Preaching is about exegesis and communication,pastoral care, leadership and discipleship, but it should be preeminently about prayer.
Sometimes it feels like we are living in an age of prayerless and therefore relatively powerless ministry. We live in an age of increasing noise and preachers crave efficient preparation.
In this post I would like to narrate the journey from passage to pulpit in terms of prayer. Maybe this can help nudge us toward the kind of preaching we all want to experience.
Before the process of preparing a message can really begin, we have to select the passage or passages that we will study and preach. New preachers tend to get stuck at this stage.
“Lord, give me a good sense of what they need to hear,” combined with “Father, stir my heart for Christ so I can preach out of the overflow of my own heart,” should help with picking a text or texts.
If necessary add this, “Ok Lord, I’m struggling to pick, so on Tuesday evening I am going to make a choice – would you please be in that decision!”
Now it is time to turn off all distractions and get alone with God and the Bible. Your goal is to understand the text, and to meet with God personally.
“My Father, please give me eyes to see the meaning of this text as you intended when you inspired it. And please give me eyes to see your heart revealed in this text. And please change my heart in the process. Give me determination to do the work necessary with the passage, and may the fruit of this study so stir and lift my heart that I am deeply changed…”
You have the fruit of your study, and now you consciously reintroduce the listeners to your prayers again.
“O Lord, I am thankful for what this text has already done in my heart, but now I pray for my listeners. I don’t love them as you do, please give me your heart for them. How can the main idea of this text be a gift from you to them this Sunday?”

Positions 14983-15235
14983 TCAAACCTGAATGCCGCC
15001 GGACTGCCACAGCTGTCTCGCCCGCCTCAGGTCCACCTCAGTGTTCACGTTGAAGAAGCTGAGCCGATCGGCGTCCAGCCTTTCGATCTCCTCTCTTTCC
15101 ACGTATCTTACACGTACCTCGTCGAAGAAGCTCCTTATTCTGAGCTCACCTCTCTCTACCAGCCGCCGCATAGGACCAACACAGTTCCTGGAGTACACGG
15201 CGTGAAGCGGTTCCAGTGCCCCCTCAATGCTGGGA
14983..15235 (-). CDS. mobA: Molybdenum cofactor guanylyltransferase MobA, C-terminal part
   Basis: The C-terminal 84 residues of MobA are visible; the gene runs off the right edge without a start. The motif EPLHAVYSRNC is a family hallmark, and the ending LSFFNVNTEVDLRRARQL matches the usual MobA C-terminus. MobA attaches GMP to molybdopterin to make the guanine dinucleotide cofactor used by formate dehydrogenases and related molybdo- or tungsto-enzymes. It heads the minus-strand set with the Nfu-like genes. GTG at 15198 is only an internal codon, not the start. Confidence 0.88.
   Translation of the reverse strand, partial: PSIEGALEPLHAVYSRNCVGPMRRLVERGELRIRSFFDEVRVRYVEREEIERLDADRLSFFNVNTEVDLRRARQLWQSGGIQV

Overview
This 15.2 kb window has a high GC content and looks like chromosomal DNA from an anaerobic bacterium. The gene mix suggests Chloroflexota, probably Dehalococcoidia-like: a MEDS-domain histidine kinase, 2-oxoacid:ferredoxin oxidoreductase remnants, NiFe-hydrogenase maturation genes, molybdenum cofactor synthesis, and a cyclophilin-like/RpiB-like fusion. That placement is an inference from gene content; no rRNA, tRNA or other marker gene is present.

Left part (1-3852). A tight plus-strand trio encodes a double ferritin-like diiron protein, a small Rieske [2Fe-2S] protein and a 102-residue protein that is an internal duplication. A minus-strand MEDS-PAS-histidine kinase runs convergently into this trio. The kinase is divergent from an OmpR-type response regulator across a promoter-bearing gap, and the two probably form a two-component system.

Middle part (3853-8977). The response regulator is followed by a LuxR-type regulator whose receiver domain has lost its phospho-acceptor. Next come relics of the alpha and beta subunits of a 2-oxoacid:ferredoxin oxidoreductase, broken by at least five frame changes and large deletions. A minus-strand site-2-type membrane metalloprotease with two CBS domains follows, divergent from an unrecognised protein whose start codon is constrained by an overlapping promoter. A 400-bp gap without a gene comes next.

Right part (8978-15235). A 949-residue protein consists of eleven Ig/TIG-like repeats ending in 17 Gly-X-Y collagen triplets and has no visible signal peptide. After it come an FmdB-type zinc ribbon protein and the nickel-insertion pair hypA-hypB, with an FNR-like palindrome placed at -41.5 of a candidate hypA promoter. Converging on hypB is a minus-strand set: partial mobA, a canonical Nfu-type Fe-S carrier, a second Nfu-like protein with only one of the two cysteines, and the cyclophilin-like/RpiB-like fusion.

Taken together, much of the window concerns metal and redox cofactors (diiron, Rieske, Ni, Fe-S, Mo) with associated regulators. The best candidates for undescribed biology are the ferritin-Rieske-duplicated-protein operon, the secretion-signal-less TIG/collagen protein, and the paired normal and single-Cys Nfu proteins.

It is time to form and shape the message – it’s purpose, main idea, structure and detail.
“Our Father, I so want this message to communicate with the hearts of my listeners. Please give me wisdom to know how I can shape this message as an act of love for them.”
And as you go, detail by detail, “Lord, will Steve understand it if I put it that way?” and “Father, you know how Sarah is hurting at the moment, how can I say that sensitively for her sake?”
Both before and during delivery we can be praying continually, even if only in arrow prayers…“May we see you!” and “Protect us from distractions,” and “Help the guys on sound to sort that annoying hum,” and “Guard my heart heart from pride in this.”
And “I feel like I’m rushing, help me pace this better,” and “Lord, John seems troubled,” and “Protect us from the evil one,” and “Lord only you can give them eyes to see the glory of your grace in this,” and “Change lives, Lord!” and so on.
Preaching is about exegesis and communication and pastoral care and evangelism and leadership and discipleship . . . but it should be preeminently about prayer.
Peter Mead is mentor at Cor Deo and author of several books. This article first appeared on his blog Biblical Preaching.
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